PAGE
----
Fillings and Sealants: What’s the Difference?

Dental terms, such as fillings and sealants, can seem a bit confusing. After all, dental fillings and dental sealants are both applied to the teeth during procedures that take less than a half hour. In addition, they both seem to coat or shield the teeth. Nevertheless, fillings and sealants are different.

Fillings and sealants differ in many ways, such as their purpose, materials, and longevity. Here is a bit of information about the two applications to make their differences a bit clearer.

Restorative Versus Preventive

Both fillings and sealants are used to treat the teeth. However, fillings are considered restorative applications. Sealants, on the other hand, are preventive. A filling is used to repair damage that has occurred to a tooth, usually from dental decay. A sealant is used to cover a portion of a tooth to prevent damage from occurring.

Dental Fillings

A filling is necessary to restore a tooth after a cavity or hole has formed from tooth decay. Tooth decay is damage to a tooth’s enamel from oral acids. The acids dissolve the minerals that make up the enamel, such as phosphorous and calcium. This dissolution weakens the tooth enamel and causes holes or cavities to form in the material.

Once a cavity has formed, in order to treat the tooth, the dentist removes the decayed portion of the enamel, cleans the area, and fills in the hole. The filling prevents additional damage to the tooth by blocking the entry of oral bacteria that could cause an infection or greater decay.

Dental Sealants

Sealants may be applied to a tooth that has not suffered any decay. They are usually added to the chewing surfaces of the molars. These areas are deeply grooved and allow food and plaque to easily settle on the teeth. The sealants help fill the grooves, while simultaneously forming a barrier to protect the teeth from oral acids.

Since oral acids are byproducts that are released by the bacteria of the mouth after digestion, the deep grooves of the molars are the perfect setting for decay. Bacteria feed on carbohydrates that are left in the mouth, and the deep crevices trap leftover debris from meals and snacks. The bacteria mixes with the debris to form plaque, which sticks to the teeth and allows the acid to make direct contact with the enamel before the acid is significantly diluted by saliva. As a result, tooth decay is more likely.

Dental sealants shield the tooth enamel from the oral acid and plaque. Thus, the teeth are protected from decay.

Various Materials Versus Plastic

Dental fillings and dental sealants are often made of different materials. Dental fillings are typically made from a wide variety of materials, and sealants are usually made of plastic.

Dental Fillings

Dental fillings are available in many different materials. Dental professionals and their patients can select fillings that are made of silver amalgam, porcelain, composite resin, or gold. Silver amalgam is formed by mixing liquid mercury with an alloy of copper, silver, and tin.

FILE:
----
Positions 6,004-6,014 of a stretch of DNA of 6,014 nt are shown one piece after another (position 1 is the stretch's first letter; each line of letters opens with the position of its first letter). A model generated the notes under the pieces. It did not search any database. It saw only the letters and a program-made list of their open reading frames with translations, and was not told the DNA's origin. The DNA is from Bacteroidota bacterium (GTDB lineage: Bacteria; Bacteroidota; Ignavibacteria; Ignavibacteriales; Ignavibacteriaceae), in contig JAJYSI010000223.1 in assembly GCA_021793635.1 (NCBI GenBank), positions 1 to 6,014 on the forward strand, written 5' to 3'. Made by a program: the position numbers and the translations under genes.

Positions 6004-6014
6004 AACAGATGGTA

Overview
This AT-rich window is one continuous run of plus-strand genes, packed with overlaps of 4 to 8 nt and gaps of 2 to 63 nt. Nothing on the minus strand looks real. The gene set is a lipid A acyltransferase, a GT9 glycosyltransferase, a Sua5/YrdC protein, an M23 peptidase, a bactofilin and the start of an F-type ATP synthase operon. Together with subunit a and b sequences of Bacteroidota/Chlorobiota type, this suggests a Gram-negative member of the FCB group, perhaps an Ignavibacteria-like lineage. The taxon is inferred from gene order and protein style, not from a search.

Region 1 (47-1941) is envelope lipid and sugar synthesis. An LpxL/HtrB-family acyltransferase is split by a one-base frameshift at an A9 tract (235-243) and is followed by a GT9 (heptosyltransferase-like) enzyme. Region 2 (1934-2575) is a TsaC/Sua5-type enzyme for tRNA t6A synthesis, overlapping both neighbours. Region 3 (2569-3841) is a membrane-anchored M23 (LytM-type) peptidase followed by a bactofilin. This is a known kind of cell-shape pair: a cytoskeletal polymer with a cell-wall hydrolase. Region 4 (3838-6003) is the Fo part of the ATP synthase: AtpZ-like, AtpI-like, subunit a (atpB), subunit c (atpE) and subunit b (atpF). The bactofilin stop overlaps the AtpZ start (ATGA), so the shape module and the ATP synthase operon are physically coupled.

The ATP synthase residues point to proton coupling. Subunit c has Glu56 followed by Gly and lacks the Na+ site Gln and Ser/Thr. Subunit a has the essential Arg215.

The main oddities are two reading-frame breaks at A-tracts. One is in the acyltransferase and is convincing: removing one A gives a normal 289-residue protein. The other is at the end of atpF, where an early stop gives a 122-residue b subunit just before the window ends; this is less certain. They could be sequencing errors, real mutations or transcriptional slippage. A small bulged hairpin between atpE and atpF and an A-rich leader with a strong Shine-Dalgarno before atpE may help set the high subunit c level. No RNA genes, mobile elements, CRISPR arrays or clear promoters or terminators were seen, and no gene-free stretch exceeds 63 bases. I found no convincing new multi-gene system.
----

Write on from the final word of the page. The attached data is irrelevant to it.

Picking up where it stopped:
Depending on the location of a filling and the cosmetic desires of the patient, a tooth-colored material, such as porcelain or composite resin, may be preferred. The color of these materials can be easily matched to the color of the patient’s teeth.

Dental Sealants

Dental sealants are made of plastic. They are applied to the teeth as a liquid, but they quickly harden when exposed to a special UV light. The resulting plastic barrier is clear but strong.

Permanent Versus Temporary

Both fillings and sealants are long-lasting. However, fillings are considered permanent applications, and sealants are deemed temporary.

Dental Fillings

A filling rarely requires replacement. The materials used to fill a tooth are usually durable enough to withstand regular bite pressure with little wear.

Dental Sealants

Dental sealants are strong. However, since the coating is on the outer chewing surface where the grinding of your food takes place, a dental sealant wears away more easily than a filling. Over time, the sealant will erode and require a subsequent application. Still, a dental sealant may remain in good condition for several years.

For more information about dental fillings and sealants, contact our office to schedule a consultation.

Hancock Village Dental

2560 E, State Rte 50

Suite 103

Clermont, FL 34711


Since moving to Florida 18 months ago, I’ve been searching for a dentist office that makes me feel like they actually care about me and want what’s best for my health. Well, I found it!!! Hancock Village Dentistry in Clermont is the friendliest most caring office I’ve ever had the pleasure of going to. From the receptionists to the doctors, everyone was so kind and congenial. They go the extra mile to give you explanations, great care (pain free) and are honest about prices. I could not be happier with our decision! The office is beautiful and efficient and the people are even better!!

Dawn Sharp | Clermont, Florida

Hands down the best dental office I have ever visited. Every member of their staff go above and beyond to ensure that you as a patient are taken care of and the level of service is unbelievable. Dr. Kasem and Dr. Nguyen are the absolute best. Thanks for always taking care of my family!

Michael Hinkle | Clermont, Florida

In summary, my visit to their office was the most comforting dental experience I’ve ever had. Dr. Kasem and Dr. Nguyen are exceptional professionals who prioritize patient well-being. I highly recommend their services to anyone seeking quality dental care. Thank you, Dr. Kasem, Dr. Nguyen, and the entire staff for making my visit memorable!

Mark Lanham | Clermont, Florida

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